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Low loss header

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(@batalto)
Famed Member Member
3655 kWhs
Joined: 3 years ago
Posts: 1091
Topic starter  

Does anyone have the latest info from freedom on low loss headers? I asked my fitter to remove the current one and he won't do so because he said it would invalidate the warranty.

I'm sure someone said it's been updated in their documents to not be required anymore.

12kW Midea ASHP - 8.4kw solar - 29kWh batteries
262m2 house in Hampshire
Current weather compensation: 47@-2 and 31@17
My current performance can be found - HERE
Heat pump calculator spreadsheet - HERE


   
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(@batalto)
Famed Member Member
3655 kWhs
Joined: 3 years ago
Posts: 1091
Topic starter  

I've spoken with Freedom and after a really long and useful call (the guy has very helpful in talking over the system) he said the following things at the high level

  • There is no reason why you need a low loss header and they will warranty a system without one provided the proper calcs have been done and your system has been designed/confirmed to work without one
  • They say a low loss header loses you around 10%-15% efficiency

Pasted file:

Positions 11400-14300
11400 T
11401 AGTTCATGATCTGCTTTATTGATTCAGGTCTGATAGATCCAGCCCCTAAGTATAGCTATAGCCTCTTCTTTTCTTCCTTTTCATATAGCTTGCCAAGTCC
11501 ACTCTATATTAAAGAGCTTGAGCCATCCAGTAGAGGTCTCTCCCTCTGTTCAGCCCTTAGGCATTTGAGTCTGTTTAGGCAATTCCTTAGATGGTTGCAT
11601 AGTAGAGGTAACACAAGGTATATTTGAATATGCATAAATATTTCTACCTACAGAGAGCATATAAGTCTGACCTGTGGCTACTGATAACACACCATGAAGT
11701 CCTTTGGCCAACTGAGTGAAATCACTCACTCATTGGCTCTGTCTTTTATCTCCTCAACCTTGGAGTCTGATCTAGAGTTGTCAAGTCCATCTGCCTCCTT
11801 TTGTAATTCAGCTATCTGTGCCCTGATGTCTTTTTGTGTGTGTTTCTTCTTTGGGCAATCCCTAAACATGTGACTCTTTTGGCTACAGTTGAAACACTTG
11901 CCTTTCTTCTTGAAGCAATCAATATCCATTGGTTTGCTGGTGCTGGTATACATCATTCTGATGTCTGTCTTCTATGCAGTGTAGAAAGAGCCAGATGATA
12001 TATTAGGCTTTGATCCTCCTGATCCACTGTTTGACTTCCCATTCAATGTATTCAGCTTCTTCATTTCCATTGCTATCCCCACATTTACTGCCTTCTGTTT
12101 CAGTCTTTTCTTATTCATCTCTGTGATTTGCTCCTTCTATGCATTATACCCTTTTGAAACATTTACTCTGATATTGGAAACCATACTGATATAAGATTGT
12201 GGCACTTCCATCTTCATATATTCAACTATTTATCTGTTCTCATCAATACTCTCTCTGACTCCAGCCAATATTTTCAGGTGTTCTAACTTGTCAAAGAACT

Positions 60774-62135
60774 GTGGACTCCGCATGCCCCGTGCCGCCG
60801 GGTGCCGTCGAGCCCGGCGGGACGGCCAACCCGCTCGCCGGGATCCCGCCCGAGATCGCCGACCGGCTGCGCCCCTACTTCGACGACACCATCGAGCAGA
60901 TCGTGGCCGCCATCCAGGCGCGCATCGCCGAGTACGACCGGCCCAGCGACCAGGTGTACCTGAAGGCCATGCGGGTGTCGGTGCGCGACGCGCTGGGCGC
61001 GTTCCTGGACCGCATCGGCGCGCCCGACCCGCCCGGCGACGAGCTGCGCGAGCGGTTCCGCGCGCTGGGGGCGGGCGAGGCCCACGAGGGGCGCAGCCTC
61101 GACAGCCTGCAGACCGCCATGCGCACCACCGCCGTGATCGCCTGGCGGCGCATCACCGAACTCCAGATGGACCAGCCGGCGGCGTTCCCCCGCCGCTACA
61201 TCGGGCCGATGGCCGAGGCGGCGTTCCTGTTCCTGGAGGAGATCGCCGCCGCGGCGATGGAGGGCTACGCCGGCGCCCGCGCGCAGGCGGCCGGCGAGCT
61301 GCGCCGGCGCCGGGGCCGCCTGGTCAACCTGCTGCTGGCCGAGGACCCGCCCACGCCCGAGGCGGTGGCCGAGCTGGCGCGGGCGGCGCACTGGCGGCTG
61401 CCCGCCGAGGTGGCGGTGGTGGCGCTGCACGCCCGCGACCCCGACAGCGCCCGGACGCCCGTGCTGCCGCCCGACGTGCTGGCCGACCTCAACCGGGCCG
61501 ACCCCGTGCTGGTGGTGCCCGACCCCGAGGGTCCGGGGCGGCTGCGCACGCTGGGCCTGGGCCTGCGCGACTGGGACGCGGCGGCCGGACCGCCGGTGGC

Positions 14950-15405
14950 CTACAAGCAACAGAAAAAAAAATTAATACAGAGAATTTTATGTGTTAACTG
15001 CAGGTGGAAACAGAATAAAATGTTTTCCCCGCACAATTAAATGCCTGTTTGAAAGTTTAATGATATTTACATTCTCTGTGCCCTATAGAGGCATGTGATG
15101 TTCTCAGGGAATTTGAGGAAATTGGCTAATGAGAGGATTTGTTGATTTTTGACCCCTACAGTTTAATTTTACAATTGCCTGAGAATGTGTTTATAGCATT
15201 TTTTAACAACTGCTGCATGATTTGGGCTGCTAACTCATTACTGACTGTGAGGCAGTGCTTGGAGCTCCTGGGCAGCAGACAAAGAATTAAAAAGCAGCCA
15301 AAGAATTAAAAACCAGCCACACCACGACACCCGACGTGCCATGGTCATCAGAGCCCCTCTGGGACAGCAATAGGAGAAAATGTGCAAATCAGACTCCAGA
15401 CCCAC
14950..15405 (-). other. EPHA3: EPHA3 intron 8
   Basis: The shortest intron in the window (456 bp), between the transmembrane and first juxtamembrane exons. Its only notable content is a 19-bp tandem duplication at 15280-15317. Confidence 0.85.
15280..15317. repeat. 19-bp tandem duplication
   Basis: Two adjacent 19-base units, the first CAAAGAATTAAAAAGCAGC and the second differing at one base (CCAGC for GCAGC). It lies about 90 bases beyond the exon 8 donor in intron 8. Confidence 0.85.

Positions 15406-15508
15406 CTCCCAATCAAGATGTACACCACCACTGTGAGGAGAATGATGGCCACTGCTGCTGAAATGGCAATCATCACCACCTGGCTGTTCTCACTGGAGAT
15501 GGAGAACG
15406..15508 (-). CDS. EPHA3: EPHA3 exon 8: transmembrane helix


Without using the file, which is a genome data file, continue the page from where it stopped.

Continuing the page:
• They put them in (low loss headers) to ensure customers don't have issues through poor design from the trade
  • Weather compensation is set high as they expect the installer to have done the work to set the correct curve
  • Midea specify low loss headers in their documents so Freedom is just repeating the statement
  • Ideally you should run off the controller and not a thermostat
  • They do have an additional sensor to monitor return temps that allows the system to adjust weather compensation on the fly (or that was my understanding)

Now its down to me to see if I can get my fitter to actually make the changes and calculations needed. 

12kW Midea ASHP - 8.4kw solar - 29kWh batteries
262m2 house in Hampshire
Current weather compensation: 47@-2 and 31@17
My current performance can be found - HERE
Heat pump calculator spreadsheet - HERE


   
Kev M, ChickenBig, Derek M and 3 people reacted
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(@kev-m)
Famed Member Moderator
5562 kWhs
Joined: 3 years ago
Posts: 1299
 
Posted by: @batalto

I've spoken with Freedom and after a really long and useful call (the guy has very helpful in talking over the system) he said the following things at the high level

  • There is no reason why you need a low loss header and they will warranty a system without one provided the proper calcs have been done and your system has been designed/confirmed to work without one
  • They say a low loss header loses you around 10%-15% efficiency 
  • They put them in (low loss headers) to ensure customers don't have issues through poor design from the trade
  • Weather compensation is set high as they expect the installer to have done the work to set the correct curve